New challenges are emerging as the focus shifts to domestic terrorism.  A new report has been released from the Bipartisan Policy Center Homeland Security Project detailing the changed terrorist landscape and making a number of recommendations. The report was released on September 9 this year and notes that the shift from foreign terrorists to homegrown threats has altered the counter terrorism landscape. Now, domestic violent threats are much more prevalent from individuals "who are merely inspired" by foreign groups. Fierce Homeland Security reported that the group recommends that a single official within the U.S. Department of Homeland Security should be granted charge of countering violent extremism.  Because, as the report states, "if no one is directly responsible, few effective or coordinated actions are likely to be achieved." 

Boston Bombings represent change in terror tactics
The Boston Bombings represent a change in terror tactics. Instead of terrorist cells being supported by a large networks of dedicated people, security experts are seeing increased "lone wolf" activity. Because lone wolves attack as individuals or as part of a small, tight-knit group, it is especially difficult to detect their activities. Especially concerning is data pointing to the increased radicalization of lone wolves, through internet exchanges and social media. The lone wolf problem is revealing weaknesses in the US counter-terrorism strategy which has been focused largely on dismantling terrorist networks overseas.

"The Boston Marathon bombings illustrate the threat posed by al-Qaeda-inspired individuals who radicalize in the online world and act as 'lone wolves.' Although difficult to detect, these individuals are unlikely to be capable of perpetrating anything on the scale of 9/11. Whether the Boston bombings are something of an outlier or a harbinger of things to come remains unclear. These 'lone wolves' also demonstrate the difficulty of detecting would-be terrorists when plotters have few, if any, connections to known terrorist groups, are generally not known to have previously engaged in criminal activity – and when the type of information stove-piping and lack of inter-agency and federal-state-local coordination identified by the 9/11 Commission report still persists," stated the report.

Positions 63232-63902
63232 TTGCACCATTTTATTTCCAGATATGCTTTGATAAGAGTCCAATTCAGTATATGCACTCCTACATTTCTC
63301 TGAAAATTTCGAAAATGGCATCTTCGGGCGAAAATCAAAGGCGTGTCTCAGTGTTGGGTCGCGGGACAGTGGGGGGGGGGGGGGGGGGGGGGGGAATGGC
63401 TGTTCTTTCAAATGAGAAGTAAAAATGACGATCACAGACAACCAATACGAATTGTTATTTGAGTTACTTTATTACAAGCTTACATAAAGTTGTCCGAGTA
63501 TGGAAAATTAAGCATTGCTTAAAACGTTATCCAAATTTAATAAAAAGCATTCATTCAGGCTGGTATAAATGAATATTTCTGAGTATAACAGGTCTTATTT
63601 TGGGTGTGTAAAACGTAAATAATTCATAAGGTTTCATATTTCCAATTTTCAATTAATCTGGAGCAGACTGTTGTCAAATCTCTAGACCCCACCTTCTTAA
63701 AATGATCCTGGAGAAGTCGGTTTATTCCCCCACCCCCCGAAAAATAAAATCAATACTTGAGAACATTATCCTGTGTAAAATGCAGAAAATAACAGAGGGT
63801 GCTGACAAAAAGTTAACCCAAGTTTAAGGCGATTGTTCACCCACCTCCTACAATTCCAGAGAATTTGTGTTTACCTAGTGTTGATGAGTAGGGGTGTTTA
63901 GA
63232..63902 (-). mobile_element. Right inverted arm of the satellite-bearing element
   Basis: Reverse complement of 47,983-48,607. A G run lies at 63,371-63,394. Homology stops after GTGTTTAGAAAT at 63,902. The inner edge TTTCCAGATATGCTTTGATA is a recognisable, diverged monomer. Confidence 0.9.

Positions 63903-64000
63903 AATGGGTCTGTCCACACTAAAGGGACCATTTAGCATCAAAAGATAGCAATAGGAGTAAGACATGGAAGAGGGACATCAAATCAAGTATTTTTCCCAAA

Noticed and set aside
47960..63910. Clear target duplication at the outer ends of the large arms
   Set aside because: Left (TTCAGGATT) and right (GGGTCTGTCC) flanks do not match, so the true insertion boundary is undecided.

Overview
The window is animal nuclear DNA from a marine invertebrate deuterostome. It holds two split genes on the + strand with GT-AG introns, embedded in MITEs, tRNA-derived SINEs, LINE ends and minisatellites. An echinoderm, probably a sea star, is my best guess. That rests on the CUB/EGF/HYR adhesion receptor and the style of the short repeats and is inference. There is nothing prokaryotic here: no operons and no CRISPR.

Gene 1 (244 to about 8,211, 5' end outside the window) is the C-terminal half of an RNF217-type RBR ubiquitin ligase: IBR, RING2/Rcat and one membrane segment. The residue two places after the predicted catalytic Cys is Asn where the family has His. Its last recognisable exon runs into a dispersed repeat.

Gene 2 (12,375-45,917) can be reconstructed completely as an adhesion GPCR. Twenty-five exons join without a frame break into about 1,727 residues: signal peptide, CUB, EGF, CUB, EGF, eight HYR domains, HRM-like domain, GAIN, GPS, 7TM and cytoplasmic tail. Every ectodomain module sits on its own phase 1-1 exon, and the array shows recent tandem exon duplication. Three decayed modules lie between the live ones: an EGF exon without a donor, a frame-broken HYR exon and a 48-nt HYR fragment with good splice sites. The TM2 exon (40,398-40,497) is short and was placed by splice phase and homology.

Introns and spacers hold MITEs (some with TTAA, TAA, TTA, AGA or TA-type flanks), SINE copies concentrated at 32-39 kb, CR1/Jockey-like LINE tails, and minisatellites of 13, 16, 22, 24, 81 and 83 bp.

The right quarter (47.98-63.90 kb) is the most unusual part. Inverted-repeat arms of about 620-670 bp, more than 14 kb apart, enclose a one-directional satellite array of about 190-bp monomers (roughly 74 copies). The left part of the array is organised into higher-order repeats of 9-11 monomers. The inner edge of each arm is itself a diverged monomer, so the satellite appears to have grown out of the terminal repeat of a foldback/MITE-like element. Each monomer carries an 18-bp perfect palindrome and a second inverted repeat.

Domestic terrorism highlights need for individual and  community resilience
Against an undetermined threat with an unknown enemy, the emphasis for detection and prevention will likely fall to local law enforcement for detection with Federal support for prevention. In addition, the emerging threat landscape highlights the need to continue focusing efforts toward strengthening individual and community resilience.

"No Government can protect all of its citizens all of the time from every attack," said Ari Vidali, Envisage, CEO. "What we can do is increase the resilience of our communities, improve our local public safety apparatus, and encourage people to be prepared."

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